Funded MSc thesis (and/or internship) opportunities on hydropower development in the context of climate change in the Eastern Himalayas
The culturally- and bio-diverse region of the Eastern Himalayas is vulnerable to climate change, and the target of ambitious hydropower development plans. This project sets out to explore how the impacts of hydropower development will intersect with the effects of climate change. To date, considerations of climate change are mainly expressed by Northern parties, in climate mitigation policies. In the plans and policies of Nepal, and Sikkim and northern West Bengal in India, hydropower development is not pursued to mitigate climate change, but to meet objectives of economic growth and energy demand. The distribution of the enormous benefits – as well as social costs – of hydropower development are skewed across groups and scales, which is one reason why it is very contentious. These contentions give rise to emerging conflicts and solidarities among stakeholders and communities involved, asking important questions about the legitimacy, transparency, and also equity, including corresponding institutional responses.Call for MSc students
Your work would be fit in the context of this project. We are looking for three students who will be supervised by three different departments (possibly shared supervision): the Water Resources Management (WRM), the Environmental Economics and Natural Resources Group (ENR), and the Environmental Policy Group (ENP). Ideally, the students would work on complementary topics and support each other during fieldwork.
Possible topics/directions include:
- The political ecology of hydropower in the Eastern Himalayas
- The practice and politics of climate finance (CDM and beyond) of hydropower development in the Eastern Himalayas
- Case studies of specific hydropower projects in the region and the local/regional impacts
- Implications of hydropower development for community resilience
- The interaction of formal governmental interventions and informal community structures, such as cultural values, social norms, and social capital
- The effects of hydropower development and resettlements of communities on attitudes towards risk, cooperation, and the future.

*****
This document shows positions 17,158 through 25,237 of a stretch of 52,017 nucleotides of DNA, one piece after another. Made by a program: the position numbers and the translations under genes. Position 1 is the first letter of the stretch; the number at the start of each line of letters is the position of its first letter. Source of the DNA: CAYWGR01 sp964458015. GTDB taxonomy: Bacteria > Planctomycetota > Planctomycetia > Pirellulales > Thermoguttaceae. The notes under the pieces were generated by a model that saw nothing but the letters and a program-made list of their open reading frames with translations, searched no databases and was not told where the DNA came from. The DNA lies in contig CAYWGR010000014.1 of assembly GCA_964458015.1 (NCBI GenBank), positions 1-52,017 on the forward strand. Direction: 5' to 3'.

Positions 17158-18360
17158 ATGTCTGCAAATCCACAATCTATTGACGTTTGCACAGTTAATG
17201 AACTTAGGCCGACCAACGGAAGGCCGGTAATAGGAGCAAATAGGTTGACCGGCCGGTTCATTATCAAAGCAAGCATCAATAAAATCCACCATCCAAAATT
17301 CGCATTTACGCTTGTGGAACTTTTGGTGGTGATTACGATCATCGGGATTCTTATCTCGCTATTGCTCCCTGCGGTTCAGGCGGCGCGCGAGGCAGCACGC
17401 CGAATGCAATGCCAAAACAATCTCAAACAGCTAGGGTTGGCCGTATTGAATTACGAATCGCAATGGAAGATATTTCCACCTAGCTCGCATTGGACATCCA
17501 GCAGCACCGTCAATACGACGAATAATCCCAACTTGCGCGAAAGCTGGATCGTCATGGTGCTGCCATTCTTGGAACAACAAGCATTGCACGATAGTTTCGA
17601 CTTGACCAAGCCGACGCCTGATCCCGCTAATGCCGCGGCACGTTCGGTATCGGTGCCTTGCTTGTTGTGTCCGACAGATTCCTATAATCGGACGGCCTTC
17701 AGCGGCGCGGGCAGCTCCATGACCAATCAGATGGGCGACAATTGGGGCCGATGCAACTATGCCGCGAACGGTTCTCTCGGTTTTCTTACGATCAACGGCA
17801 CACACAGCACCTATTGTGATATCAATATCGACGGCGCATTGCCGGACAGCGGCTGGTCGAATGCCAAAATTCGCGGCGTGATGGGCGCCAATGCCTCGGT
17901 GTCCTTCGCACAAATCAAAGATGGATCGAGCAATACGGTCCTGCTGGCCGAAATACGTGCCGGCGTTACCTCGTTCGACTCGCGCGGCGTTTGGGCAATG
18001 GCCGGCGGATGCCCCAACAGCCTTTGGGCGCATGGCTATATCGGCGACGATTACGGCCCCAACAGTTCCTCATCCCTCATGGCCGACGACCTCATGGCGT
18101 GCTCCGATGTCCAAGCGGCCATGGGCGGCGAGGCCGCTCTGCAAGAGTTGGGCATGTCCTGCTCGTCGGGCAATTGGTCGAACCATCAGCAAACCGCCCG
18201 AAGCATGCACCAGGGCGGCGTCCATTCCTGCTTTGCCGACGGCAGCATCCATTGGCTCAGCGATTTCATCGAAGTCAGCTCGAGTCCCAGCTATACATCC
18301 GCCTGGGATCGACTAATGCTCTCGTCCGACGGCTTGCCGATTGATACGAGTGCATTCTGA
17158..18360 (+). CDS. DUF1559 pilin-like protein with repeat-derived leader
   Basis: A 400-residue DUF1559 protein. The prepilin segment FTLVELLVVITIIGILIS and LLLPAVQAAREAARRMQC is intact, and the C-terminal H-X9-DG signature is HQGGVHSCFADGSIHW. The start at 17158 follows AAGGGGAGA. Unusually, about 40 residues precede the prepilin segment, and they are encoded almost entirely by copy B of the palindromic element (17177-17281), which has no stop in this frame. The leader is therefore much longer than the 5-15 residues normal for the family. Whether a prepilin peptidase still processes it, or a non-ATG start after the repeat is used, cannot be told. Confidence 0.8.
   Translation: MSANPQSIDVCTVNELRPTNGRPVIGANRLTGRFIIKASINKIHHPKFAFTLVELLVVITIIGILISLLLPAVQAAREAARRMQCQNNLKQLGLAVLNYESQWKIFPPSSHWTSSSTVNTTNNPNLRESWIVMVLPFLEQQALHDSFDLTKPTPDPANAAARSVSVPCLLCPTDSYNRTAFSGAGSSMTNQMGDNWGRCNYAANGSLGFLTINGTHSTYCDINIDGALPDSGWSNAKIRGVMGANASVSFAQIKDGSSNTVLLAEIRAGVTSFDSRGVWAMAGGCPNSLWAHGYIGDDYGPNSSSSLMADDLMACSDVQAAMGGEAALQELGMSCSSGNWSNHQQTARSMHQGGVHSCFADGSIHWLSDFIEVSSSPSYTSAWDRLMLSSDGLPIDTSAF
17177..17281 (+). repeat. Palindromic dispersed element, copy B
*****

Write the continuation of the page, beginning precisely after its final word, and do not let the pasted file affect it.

- Public participation and decision-making in hydropower development at different scales in the Eastern Himalayas
- Risks and opportunities for climate-resilient, equitable and legitimate hydropower development
If selected, your travels costs and part of your fieldwork expenses will be covered by the project.
• Preferred start of field work is around September/October 2015, but dates are negotiable.
Who should apply?• You are fluent in English
• You are happy diving headfirst into a unique local cultural context
• You possess good writing skills
• You are confident and can work independently if necessary
Who would you be working with?- Deepa Joshi (Assistant Professor, WRM) is the coordinator of the above project and will provide the local connections, as well as context and support in writing for impact. Email: firstname.lastname@example.org
- Andries Richter (Assistant Professor, ENR) works on the interaction between environmental, economic, and social systems and the underlying institutions. Email: email@example.com
- Mattijs Smits (Assistant Professor, ENP) works on energy and climate issues, as well as rural development and climate finance. Email: firstname.lastname@example.org
- Ingrid Boas (Assistant Professor, ENP) works on how climate affects community resilience: Email: email@example.com
How to apply?- Send a short motivation statement, the topic you would like to work on, and your CV to firstname.lastname@example.org.
- There is no formal deadline, and we will consider applications until all slots are filled. The earlier you apply, the higher your chance.
If you have any questions or inquiries, please do not hesitate to contact us.